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Page 187:-

summit of which is a view of vast extent. I descended along the side, and had a most dreary view of a black tract, and some poor collieries: came to a narrow vale, cultivated on both sides, and watered by the Tyne, here an inconsiderable stream arising out of a fell a few miles to the south. I reached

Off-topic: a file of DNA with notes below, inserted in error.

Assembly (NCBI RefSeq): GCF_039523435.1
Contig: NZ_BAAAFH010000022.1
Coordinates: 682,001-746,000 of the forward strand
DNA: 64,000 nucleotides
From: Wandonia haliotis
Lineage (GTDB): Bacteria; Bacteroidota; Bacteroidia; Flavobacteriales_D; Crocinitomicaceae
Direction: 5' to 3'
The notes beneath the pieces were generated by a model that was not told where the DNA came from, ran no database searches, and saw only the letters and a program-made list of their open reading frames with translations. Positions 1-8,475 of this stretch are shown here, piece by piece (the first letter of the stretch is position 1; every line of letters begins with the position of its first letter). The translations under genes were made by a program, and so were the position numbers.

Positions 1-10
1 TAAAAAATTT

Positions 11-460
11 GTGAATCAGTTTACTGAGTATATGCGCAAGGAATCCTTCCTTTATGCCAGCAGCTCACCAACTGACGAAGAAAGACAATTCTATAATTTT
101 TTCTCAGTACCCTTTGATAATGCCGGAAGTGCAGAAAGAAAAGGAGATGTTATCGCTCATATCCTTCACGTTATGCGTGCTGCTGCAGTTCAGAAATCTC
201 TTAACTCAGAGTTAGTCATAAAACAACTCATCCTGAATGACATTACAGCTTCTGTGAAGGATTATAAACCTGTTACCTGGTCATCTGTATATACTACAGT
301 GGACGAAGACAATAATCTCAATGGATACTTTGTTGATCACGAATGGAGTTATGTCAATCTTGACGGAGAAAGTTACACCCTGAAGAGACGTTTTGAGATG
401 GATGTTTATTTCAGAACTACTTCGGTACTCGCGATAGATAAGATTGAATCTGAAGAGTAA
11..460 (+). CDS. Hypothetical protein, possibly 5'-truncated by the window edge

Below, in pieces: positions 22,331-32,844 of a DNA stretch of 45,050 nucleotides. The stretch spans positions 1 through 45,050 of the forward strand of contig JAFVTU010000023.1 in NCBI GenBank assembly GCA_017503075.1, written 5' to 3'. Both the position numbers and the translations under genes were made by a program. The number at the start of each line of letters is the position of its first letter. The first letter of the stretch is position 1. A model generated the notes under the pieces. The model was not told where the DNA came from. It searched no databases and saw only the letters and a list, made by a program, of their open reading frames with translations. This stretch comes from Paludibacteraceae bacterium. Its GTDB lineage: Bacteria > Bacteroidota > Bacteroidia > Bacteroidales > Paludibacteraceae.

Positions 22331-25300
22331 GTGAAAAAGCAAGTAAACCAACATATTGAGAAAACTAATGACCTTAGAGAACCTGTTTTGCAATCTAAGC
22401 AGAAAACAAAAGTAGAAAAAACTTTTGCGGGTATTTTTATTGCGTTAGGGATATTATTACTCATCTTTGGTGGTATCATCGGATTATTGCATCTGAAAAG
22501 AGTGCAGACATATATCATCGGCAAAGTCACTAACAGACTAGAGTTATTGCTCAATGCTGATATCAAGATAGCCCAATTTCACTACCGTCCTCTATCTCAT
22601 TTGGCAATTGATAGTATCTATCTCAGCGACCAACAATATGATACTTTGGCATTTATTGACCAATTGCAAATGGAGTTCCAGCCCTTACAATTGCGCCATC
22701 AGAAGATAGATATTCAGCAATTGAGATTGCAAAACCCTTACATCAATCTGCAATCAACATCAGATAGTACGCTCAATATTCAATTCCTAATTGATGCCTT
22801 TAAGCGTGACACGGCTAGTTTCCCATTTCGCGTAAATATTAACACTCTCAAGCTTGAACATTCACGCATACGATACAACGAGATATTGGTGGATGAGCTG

Alston Alston Moor, a mine, and market-town, consisting of a number of small houses covered with flags, built irregularly, and extending lengthways up the side of a hill. This manor had been at different times the property of the Veteriponts. In the reign of Henry V. of John de Clifford; in that of his successor, of Thomas Whitlow, who granted it to William Stapleton and his wife. Mary, co-heiress of that house, conveyed it to a second son of Sir Richard Musgrave of Hartley-castle. It afterwards devolved to a Hilton, son of that Lady by a first husband. His descendants possessed it till the time of James I. when Henry Hilton of Hilton, esq. sold it to Francis Ratcliff baron of Dilston near Hexham in Northumberland, in whose house it continued till the attainder of the unfortunate James earl of Derwentwater in 1715. The estates of that Nobleman in this county are extremely rich in lead ore. It appears by the Moor-master's books, as related by Dr. Burn, that in three years, viz. 1766, 1767, and 1768, the mines produced sixty-one thousand eight hundred and thirty byngs ALSTON MOOR.

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